Cool Science Radio

Thursday, 9-10AM

Credit Mark Maziarz

From the discovery of new dinosaurs to the science of an avalanche.

From the secret technology behind Facebook, to nanotechnology.

Deciphering science and technology in an entertaining, amusing and accessible way.

If we can understand it, so can you. 

For questions and inquiries, contact the hosts directly at

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  John Wells and Lynn Ware Peek’s first guest is Patricia Goldstone, author of Interlock: Art, Conspiracy, and the Shadow World of Mark Lombardi. In the fateful month of March 2000, shortly after opening a hugely successful show in New York that unveiled the more nefarious financial connections of Presidential candidate George W. Bush, the hugely ambitious Conceptual artist Mark Lombardi was found hanged in his studio, an apparent suicide.

Cool Science Radio - November 12, 2015

Nov 12, 2015

  The first guest this morning is Andrea Wulf, author of The Invention of Nature: Alexander von Humboldt's New World. Humboldt lived in the early 1800s. He was an intrepid explorer and the most famous scientist of his age yet not too many people know of his work.   The 2nd guest this morning is Jim Baggot, author of Origins:  The Scientific Story of Creation. Baggot starts with the Big Bang 13.8 billion years ago and travels right up to the emergence of humans as intelligent beings.

Cool Science Radio - November 5, 2015

Nov 5, 2015

 Our first guest this morning is Dan Gardner, who is the coauthor of Superforecasting: The Art and             Science of Prediction. In this groundbreaking and accessible book, Tetlock and Gardner show us how we can learn from an elite group of volunteers that participated in a forecasting tournament. Our second guests are Alessandra Angelucci, Professor of Ophthalmology and Visual Science and Valerio Pascucci, Professor, from the School of Computing, both guests from the University of Utah.

Dr. Leslie Knapp, professor and chair of Anthropology Department at University of Utah kicks off the show with hosts Lynn Ware Peek and John Wells. She is author of the scientific paper, Evolutionary Trade-off between Vocal Tract and Testes Dimensions in Howler Monkeys Across the animal kingdom, males hoot and holler to attract females and ward off competing suitors. Now, a new study finds that male howler monkeys with deeper calls have smaller testicles – and vice versa, according to researchers from universities of Utah, Cambridge and Vienna.

Monika Guendner / KPCW

Today's candidate forum guests, alphabetically, Andy Beerman, Becca Gerber, Hope Melville, Dan Portwood and Nann Worel. 

Host Lynn Ware Peek takes a break from exploring science to talk politics with five of the six Park City Council candidates. After collecting questions from listeners over the last week, and throwing in many of her own, the candidates answered questions on traffic and parking, snow levels, the local economy and, of course, dogs. Candidates also had the opportunity to ask each other the hard questions.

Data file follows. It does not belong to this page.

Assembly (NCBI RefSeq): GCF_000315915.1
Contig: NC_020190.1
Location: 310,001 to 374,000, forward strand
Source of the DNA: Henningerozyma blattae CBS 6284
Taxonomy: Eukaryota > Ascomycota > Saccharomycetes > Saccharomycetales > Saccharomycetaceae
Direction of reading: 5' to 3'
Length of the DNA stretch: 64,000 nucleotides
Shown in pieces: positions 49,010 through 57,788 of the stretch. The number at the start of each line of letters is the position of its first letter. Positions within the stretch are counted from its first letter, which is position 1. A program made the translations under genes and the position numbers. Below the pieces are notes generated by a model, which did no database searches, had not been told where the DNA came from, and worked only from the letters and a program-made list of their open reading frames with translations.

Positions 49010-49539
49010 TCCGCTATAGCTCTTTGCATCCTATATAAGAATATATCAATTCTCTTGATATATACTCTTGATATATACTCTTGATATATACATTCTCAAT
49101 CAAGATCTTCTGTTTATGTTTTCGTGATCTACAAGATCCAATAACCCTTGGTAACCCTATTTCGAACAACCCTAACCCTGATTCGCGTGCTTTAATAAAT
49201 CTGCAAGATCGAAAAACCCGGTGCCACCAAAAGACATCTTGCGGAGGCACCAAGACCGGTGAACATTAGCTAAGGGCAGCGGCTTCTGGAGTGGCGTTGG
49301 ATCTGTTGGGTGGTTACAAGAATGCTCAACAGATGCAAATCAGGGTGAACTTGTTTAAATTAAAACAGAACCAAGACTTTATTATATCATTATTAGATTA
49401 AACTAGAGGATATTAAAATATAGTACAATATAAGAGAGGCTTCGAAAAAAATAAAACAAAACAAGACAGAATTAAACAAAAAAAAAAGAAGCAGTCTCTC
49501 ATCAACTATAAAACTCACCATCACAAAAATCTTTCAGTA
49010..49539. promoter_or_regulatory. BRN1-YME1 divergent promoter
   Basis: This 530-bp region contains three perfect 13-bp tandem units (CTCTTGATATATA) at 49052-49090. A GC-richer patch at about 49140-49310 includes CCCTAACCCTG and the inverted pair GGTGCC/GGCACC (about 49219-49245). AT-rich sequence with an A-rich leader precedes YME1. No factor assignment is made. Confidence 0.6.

Monika Guendner

Hosts Lynn Ware Peek and John Wells speak with Ray Gibbs, CEO of Haydale – a British company that develops material using graphene,  as strong as carbon fiber, but 40 percent lighter, and with a smaller carbon impact in its production. They spoke with  Gibbs last week, when he was in town for the Future in Review Conference.


Cool Science Radio's first guest stepping away from the Future in Review Conference is Con Slobodchikoff, author of Chasing Doctor Dolittle: Learning the Language of Animals. Slobodchikoff is CEO of Animal Communications Ltd. and the director of the Animal Language Institute. The name of the panel that he will be heading at the Conference is “The Patterns of Language: Using Computers to Communicate with Other Species.”


 Today’s first guest is Ashwin Vasavada who was the project scientist of the Mars Curiosity project. There is evidence that the Red Planet once had a climate that could have supported life billions of years ago – and more evidence unearthed last week. 

The second guest is author J. Kenji Lopez, who wrote the book, The Food Lab: Better Home Cooking Through Science.  In the Food Lab, Kenji focuses on the science behind beloved American   dishes, delving into interactions between heat, energy and molecules that create great food.


Today’s first guest is Suresh Venkatasubramanian, Associate Professor, School of Computing, University of Utah. Software may appear to operate without bias because it strictly uses computer code to reach conclusions. That’s why many companies use algorithms to help weed out job applicants when hiring for a new position.


Hosts Lynn Ware Peek and John Wells speak with  Guru Madhaven, author of Applied Minds: How Engineers ThinkApplied Minds explores the unique visions and mental tools of engineers to reveal the enormous ― and often understated ― influence they wield in transforming problems into opportunities.